Abstract

Fifty years ago, Canadian and US life expectancies were roughly equal. Now, however, Canadians are, on average, healthier than Americans. To discover the reasons behind this trend, the authors compared Canada and the United States on a range of determinants of health based on data from 1950 to the present. Their analysis yielded three conclusions: (1) greater economic well-being and spending on healthcare did not yield better health outcomes; (2) public provision and income redistribution trump economic success where population health is concerned; and (3) the gradual development of public provision represents the build-up of social infrastructure that has long-lasting effects on health status. The authors contend that in the context of thinking about population health, the historical, dynamic approach casts a clearer light on trends than does the cross-sectional approach. Canadians are, on average, healthier than Americans. This is widely known, at least among students of such matters. Less widely known is that this situation was not always so. Fifty years ago, life expectancies were more or less equal on both sides of the border, as were infant mortalities. The gap shown in Figure 1 has emerged over the last half century. Why did this happen?

To answer this question, we need to start with the work of Thomas McKeown (1979). McKeown studied mortality and its putative determinants, as they gradually unfolded over decades, in 19th- and 20th-century England and Wales. This long view demonstrated conclusively that the factors that led to large declines in mortality from the major infectious diseases of antiquity were to be found outside the medical care system per se, since the force of mortality from these diseases declined in the decades prior to the advent of effective healthcare interventions.

McKeown's work redirected our attention towards such factors as economic growth, rising living standards and improved nutrition. This shift has been foundational for the field of population health and a prime motivator of the search for determinants of health embedded in those aspects of society that are not specifically designed to support health or fight disease. Often neglected, however, is McKeown's view of time.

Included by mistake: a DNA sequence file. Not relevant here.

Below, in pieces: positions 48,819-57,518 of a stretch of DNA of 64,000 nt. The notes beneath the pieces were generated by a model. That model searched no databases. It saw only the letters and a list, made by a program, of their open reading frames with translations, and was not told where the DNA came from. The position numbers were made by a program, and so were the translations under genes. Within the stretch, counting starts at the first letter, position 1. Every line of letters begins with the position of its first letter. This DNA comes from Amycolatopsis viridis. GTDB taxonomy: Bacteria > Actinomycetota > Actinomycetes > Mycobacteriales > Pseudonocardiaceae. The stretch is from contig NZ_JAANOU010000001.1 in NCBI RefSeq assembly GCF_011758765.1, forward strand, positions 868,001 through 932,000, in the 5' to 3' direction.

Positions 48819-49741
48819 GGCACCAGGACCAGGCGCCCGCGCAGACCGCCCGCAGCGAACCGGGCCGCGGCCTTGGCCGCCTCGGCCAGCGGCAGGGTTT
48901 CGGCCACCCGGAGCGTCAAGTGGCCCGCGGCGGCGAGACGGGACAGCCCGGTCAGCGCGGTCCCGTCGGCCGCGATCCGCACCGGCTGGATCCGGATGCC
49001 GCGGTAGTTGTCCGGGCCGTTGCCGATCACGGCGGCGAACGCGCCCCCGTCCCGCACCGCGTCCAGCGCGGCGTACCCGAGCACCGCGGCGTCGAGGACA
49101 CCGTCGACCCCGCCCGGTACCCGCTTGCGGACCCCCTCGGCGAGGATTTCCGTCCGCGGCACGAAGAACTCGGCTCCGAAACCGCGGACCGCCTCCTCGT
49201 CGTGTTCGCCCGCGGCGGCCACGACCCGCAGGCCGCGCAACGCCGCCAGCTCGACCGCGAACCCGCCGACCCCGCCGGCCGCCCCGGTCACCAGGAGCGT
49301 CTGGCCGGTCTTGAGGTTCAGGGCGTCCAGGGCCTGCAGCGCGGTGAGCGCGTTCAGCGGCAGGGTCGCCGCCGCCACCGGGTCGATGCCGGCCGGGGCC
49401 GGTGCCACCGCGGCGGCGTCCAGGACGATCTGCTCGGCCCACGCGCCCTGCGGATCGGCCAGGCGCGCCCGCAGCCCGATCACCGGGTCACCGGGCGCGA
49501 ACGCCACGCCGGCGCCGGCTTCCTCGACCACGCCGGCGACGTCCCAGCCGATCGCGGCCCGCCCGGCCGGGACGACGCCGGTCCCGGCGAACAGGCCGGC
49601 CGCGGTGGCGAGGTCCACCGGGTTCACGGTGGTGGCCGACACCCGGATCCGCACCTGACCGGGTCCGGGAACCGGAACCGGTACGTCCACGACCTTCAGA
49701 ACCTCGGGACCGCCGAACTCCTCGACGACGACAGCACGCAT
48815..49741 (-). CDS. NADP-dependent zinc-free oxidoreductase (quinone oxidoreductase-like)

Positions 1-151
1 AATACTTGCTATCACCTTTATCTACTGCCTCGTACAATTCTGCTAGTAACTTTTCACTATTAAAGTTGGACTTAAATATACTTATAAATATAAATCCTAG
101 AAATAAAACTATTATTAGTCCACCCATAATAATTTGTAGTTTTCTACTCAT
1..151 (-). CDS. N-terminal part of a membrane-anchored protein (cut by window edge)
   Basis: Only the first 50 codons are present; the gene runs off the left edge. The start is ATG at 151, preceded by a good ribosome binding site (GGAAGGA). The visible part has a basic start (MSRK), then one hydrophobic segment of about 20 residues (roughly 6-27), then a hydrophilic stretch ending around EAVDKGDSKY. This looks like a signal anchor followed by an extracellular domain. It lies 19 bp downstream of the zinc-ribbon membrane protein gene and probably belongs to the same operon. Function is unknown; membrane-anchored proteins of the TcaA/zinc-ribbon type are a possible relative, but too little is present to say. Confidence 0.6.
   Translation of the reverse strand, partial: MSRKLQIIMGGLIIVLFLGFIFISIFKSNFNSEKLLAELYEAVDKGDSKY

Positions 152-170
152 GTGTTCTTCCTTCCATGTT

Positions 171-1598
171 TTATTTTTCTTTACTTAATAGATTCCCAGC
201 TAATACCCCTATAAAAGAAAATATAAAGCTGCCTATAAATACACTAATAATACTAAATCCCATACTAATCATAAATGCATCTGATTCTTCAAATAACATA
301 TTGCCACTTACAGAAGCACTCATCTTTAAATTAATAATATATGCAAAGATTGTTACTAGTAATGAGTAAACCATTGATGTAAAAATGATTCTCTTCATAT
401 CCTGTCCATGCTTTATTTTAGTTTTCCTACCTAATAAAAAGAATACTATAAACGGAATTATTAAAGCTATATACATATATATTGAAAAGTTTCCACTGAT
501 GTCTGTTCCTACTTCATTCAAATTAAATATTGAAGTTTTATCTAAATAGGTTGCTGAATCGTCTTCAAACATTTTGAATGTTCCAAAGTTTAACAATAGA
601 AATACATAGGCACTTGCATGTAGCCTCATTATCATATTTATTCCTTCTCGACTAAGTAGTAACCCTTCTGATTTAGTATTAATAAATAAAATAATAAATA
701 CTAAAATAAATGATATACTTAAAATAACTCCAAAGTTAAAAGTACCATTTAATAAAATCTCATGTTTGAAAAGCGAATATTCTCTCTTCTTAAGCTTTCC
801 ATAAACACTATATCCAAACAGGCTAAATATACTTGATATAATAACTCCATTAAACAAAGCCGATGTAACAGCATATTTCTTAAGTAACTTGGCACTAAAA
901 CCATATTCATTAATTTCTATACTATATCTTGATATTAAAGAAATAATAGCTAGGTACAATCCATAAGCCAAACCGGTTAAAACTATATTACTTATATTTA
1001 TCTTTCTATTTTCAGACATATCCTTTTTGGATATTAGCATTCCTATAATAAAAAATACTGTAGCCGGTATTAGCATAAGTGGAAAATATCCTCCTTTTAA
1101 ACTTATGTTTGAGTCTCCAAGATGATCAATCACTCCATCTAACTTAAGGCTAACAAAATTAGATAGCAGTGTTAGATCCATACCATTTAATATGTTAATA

Population health has rarely returned to the type of evidence McKeown used: tracing health trends that emerge slowly over decades and trying to account for them according to gradually evolving factors deeply embedded in society. Instead, we have tended to focus on cross-sectional and short-term follow-up studies. These have been very useful in many respects. They have demonstrated that, in all wealthy countries, there is a gradual, non-threshold decline in health status from the richest to the poorest groups and from the most to the least educated groups in society. This phenomenon is known as the socio-economic gradient in health.


[Figure 1]

Short-term follow-up studies have also shown which countries in Central and Eastern Europe did, or did not, experience a profound health crisis immediately following the collapse of the Soviet system in the late 1980s and early 1990s. But short-term studies have not given us satisfactory answers to the question of why some wealthy societies are healthier than others. This is a critical question for population health and health policy alike.